This year my partner and I will clock up twenty-eight years together. And although the anniversary of when we met will arrive six months before the date we became a couple, it highlights the fact that love should never be rushed.
Take time to fall in love. Don’t go shopping for it. For it will tap you on the shoulder, pointing you toward someone you least expect at a time you’re not searching. And once you fall, take note of the advice below.
Tip 1: Share your dreams together.
This is my number one tip. My partner always says tip 2 is the most important, but to me, this one is. I really recommend that you share your dreams together, and once one dream or treat is realised, move onto the next.
For example, set out to buy that house or apartment. Research the next world trip, and put money aside for it. Look at ideas for renovations and put them into action. Meanwhile, share a hobby. Always have something brewing that you are working on together.
For eleven years, Warren and I produced and presented a community radio show called The Rhythm Divine. Every week we’d spend hours researching, interviewing guests and mixing our music. Before and during that time we redid our kitchen and bathroom, and enjoyed several vacations. I can’t stress how important it is to share your dreams and realise them.
Tip 2: Communicate
People who don’t know us think we argue a lot. My mum even accused us of it when we were in our early years. We both turned around and in unison and replied ‘Mum, we’re not arguing’. In later years, she realised that this is the way we communicate. We debate, openly and honestly.
So don’t feel you can never say something for fear of being challenged. Be challenged and make sure both of you stress your point. And never go to sleep with an issue unsolved. Resolve it before you retire for the day. In years to come, those early issues will be insignificant.
Tip 3: Your sex life is your barometer.
Let’s get personal. Many decades ago a woman I used to baby sit for pointed out that a couple she knew no longer slept in the same bed. Then she followed it up by saying that in anyone’s relationship, sex is the barometer of how successful, or unsuccessful, that relationship is.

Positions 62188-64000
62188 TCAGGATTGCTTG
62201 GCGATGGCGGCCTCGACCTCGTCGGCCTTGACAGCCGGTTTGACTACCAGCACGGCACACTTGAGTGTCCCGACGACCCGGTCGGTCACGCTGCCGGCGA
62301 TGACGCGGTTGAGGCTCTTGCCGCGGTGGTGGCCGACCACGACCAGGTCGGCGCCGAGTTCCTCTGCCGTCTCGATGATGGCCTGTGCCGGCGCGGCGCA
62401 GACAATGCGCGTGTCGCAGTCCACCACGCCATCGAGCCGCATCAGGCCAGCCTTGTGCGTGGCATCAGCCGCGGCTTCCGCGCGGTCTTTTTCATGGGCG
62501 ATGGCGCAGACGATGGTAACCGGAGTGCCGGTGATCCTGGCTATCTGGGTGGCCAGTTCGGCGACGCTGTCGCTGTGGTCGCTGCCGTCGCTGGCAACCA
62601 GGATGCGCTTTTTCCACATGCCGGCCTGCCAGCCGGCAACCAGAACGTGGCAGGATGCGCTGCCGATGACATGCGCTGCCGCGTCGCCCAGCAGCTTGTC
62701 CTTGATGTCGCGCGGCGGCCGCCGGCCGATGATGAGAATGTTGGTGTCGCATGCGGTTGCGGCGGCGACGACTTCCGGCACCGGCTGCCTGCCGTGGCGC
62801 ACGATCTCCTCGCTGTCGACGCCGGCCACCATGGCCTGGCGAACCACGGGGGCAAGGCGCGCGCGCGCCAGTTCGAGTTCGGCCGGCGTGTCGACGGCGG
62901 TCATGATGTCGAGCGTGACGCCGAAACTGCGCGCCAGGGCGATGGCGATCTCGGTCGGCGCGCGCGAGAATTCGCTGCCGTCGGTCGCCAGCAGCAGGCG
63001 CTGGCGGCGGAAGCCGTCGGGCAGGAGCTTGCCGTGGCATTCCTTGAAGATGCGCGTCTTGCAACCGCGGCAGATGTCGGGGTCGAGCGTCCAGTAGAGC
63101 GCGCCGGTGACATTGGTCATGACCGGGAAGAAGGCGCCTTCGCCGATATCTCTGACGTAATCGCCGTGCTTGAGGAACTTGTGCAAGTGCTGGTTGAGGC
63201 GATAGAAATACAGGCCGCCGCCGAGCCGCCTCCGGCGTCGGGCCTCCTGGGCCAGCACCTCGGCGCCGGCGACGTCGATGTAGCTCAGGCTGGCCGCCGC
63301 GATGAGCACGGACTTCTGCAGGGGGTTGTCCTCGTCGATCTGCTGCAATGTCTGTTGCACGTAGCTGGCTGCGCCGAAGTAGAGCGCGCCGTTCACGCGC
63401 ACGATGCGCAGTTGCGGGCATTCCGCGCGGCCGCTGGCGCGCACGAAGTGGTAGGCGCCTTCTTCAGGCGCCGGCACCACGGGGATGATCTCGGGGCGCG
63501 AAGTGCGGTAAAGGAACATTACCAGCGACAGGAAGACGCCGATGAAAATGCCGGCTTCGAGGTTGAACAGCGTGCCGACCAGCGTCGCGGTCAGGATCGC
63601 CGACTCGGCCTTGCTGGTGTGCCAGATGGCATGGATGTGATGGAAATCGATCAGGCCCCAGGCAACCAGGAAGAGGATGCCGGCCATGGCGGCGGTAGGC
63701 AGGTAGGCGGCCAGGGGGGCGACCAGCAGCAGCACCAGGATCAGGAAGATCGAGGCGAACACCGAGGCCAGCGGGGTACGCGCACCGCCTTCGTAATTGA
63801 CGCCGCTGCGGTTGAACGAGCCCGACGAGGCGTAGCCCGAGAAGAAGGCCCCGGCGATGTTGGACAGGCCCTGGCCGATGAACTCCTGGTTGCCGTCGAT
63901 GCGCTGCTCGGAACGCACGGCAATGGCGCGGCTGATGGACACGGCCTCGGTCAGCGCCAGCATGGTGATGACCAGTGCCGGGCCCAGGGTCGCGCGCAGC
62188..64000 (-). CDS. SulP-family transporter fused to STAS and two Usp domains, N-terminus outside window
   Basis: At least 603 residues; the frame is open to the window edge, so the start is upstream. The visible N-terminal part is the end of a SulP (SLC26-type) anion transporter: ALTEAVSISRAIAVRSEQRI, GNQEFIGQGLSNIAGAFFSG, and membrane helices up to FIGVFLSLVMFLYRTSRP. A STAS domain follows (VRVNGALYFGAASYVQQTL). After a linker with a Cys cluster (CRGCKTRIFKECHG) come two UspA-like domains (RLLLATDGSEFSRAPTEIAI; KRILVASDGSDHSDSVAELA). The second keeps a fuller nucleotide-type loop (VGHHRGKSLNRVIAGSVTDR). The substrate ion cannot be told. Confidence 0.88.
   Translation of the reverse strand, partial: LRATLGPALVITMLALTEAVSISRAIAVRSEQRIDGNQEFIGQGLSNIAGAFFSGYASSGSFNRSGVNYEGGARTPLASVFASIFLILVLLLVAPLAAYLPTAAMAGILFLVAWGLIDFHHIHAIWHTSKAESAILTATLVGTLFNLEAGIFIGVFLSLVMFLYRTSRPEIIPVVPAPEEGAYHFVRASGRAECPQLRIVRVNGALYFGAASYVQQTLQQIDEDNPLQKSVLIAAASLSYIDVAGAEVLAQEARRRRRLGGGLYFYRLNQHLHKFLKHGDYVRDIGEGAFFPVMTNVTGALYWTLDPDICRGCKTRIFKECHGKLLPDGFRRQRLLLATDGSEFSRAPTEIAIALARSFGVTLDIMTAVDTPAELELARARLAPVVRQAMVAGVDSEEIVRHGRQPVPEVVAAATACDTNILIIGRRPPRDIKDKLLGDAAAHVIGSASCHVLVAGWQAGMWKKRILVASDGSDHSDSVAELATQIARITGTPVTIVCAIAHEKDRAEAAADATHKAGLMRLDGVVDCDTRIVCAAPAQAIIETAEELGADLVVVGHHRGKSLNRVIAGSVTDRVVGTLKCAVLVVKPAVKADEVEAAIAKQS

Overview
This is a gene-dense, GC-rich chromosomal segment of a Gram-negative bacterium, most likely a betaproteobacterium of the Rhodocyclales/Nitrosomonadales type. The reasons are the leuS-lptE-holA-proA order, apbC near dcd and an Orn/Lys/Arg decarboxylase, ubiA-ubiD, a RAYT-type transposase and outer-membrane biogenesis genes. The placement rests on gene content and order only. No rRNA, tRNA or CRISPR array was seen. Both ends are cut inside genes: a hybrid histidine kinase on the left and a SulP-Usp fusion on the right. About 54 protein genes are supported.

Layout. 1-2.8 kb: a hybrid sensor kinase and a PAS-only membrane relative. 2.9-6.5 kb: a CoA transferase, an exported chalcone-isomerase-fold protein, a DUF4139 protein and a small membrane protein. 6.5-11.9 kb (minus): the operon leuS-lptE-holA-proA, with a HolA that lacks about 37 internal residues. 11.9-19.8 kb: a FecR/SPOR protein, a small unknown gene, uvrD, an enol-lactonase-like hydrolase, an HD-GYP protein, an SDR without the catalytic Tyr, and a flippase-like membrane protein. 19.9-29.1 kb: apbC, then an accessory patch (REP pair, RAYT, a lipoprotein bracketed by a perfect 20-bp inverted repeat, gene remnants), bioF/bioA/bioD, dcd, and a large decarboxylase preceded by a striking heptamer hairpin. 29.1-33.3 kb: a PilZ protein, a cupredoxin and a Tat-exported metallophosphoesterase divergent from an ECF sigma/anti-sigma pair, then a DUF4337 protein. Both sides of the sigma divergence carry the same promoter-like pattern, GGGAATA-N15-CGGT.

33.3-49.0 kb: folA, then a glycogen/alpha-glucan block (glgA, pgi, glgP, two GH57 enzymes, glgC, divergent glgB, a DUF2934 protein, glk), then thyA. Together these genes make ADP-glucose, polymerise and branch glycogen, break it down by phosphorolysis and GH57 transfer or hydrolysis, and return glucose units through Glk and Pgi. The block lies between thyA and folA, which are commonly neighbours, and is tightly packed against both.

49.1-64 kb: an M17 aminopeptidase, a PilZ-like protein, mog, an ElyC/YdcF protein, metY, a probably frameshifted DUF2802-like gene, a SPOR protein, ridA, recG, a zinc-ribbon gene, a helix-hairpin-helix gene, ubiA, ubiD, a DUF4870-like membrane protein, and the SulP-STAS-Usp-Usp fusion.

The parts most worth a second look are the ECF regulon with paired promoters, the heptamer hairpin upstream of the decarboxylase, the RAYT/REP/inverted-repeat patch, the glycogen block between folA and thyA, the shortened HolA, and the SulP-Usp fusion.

If you’re happy, it will all come naturally. I’ll leave you with that thought.
Tip 4: Ask the grey haired ones.
As yet, we haven’t had to do this, but it was advice from a priest at a wedding we attended many years ago. He told the bride and groom that if they had problems in their marriage, don’t talk to a Catholic priest. They’re not married. What would they know?
He gestured to the old couples in the church and said to go to the ones with grey hair, for they’ve felt it, done it and learned from it!
Tip 5: I love you.
For some it’s hard to say, yet with practice it can roll off the tongue so easily. And if I told you how many times a day Warren and I say (or text, or email) it to each other, you’d probably throw up.
But my partner has taken it one step further. He noted how my family members say it to each other before one of us leaves, or finishes a phone call. He instigated the same practice with our friends. Some were taken aback at first, but most of them now end our conversations with ‘I love you’.
If you can say it to your friends, you can definitely say it to your loved one.
After all, the trick is not to find ways to stay together, but ways of building on what you have.
Please, don’t be too shy to share your own advice in the comments below.